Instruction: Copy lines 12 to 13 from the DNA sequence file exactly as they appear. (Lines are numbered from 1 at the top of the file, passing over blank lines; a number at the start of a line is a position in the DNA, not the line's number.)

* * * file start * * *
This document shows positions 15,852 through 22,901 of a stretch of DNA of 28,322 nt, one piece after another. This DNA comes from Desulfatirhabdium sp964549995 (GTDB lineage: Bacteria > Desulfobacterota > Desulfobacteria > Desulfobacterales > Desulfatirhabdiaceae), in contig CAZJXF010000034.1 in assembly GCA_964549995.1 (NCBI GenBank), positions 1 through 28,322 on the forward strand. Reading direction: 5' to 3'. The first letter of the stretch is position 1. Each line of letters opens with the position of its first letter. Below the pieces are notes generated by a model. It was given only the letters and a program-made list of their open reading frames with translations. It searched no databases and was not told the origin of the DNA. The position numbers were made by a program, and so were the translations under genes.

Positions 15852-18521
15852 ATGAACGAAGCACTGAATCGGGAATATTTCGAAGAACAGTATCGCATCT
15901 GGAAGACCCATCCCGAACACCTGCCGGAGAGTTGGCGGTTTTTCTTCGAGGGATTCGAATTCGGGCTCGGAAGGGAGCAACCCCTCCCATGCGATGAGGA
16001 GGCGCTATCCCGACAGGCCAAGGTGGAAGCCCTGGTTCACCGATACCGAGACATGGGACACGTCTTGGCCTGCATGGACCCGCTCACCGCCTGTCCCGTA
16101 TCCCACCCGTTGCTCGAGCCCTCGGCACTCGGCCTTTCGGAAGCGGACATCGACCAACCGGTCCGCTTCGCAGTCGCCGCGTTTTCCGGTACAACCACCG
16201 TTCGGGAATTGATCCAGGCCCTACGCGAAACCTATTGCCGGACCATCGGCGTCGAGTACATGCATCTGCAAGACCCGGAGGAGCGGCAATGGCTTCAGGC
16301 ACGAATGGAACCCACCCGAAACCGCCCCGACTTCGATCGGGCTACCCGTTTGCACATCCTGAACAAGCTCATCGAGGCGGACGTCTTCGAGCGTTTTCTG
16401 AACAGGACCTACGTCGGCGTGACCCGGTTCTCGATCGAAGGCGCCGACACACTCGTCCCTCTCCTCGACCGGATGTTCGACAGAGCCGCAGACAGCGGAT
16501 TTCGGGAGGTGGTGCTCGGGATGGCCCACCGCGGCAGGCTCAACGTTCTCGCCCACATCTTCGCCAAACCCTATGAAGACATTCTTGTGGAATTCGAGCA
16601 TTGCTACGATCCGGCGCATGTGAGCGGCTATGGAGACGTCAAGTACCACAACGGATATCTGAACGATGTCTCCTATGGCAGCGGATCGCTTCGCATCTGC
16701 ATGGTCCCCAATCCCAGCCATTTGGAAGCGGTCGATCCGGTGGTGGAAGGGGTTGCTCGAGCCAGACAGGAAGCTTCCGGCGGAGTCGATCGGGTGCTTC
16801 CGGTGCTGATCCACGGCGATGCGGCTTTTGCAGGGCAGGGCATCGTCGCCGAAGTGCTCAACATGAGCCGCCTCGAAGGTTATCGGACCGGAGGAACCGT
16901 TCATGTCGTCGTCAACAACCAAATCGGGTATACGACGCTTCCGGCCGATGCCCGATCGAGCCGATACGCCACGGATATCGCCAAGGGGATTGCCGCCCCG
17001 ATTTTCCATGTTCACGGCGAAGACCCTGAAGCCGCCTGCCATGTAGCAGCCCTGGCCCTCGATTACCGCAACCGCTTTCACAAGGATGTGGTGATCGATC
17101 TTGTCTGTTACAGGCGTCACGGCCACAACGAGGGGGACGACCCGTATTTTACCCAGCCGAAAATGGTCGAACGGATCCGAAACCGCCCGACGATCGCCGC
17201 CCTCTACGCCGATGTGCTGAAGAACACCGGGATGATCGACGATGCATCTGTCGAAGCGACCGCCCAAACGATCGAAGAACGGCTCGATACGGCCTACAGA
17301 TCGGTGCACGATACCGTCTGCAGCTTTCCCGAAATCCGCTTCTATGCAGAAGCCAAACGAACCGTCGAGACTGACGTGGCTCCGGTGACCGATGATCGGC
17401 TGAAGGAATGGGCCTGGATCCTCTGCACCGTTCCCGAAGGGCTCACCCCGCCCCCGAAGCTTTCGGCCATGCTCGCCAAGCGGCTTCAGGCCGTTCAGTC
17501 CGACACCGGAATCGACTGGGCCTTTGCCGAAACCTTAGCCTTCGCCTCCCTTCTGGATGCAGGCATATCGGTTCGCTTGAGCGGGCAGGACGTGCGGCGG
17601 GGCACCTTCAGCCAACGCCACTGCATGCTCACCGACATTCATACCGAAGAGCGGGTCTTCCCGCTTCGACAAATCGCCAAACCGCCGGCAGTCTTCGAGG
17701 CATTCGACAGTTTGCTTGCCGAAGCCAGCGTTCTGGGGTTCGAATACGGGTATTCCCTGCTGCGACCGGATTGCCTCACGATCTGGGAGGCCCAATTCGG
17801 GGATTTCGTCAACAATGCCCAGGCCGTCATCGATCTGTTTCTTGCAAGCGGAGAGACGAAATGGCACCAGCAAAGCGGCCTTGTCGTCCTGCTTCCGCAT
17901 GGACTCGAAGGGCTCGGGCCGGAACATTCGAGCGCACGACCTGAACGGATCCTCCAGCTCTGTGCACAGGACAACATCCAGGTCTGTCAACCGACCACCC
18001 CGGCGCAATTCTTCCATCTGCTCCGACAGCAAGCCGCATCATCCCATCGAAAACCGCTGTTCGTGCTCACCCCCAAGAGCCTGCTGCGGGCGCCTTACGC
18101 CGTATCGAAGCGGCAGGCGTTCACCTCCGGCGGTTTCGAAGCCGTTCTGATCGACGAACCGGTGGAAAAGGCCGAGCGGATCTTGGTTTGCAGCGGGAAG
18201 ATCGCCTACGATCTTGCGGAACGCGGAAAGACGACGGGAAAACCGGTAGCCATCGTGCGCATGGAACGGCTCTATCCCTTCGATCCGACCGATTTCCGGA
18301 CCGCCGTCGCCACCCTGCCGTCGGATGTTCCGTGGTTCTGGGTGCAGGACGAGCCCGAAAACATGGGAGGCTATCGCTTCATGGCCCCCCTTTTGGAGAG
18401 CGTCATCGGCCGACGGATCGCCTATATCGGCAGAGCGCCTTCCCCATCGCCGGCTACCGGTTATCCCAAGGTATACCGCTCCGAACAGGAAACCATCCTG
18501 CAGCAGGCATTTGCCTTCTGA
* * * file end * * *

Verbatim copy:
16701 ATGGTCCCCAATCCCAGCCATTTGGAAGCGGTCGATCCGGTGGTGGAAGGGGTTGCTCGAGCCAGACAGGAAGCTTCCGGCGGAGTCGATCGGGTGCTTC
16801 CGGTGCTGATCCACGGCGATGCGGCTTTTGCAGGGCAGGGCATCGTCGCCGAAGTGCTCAACATGAGCCGCCTCGAAGGTTATCGGACCGGAGGAACCGT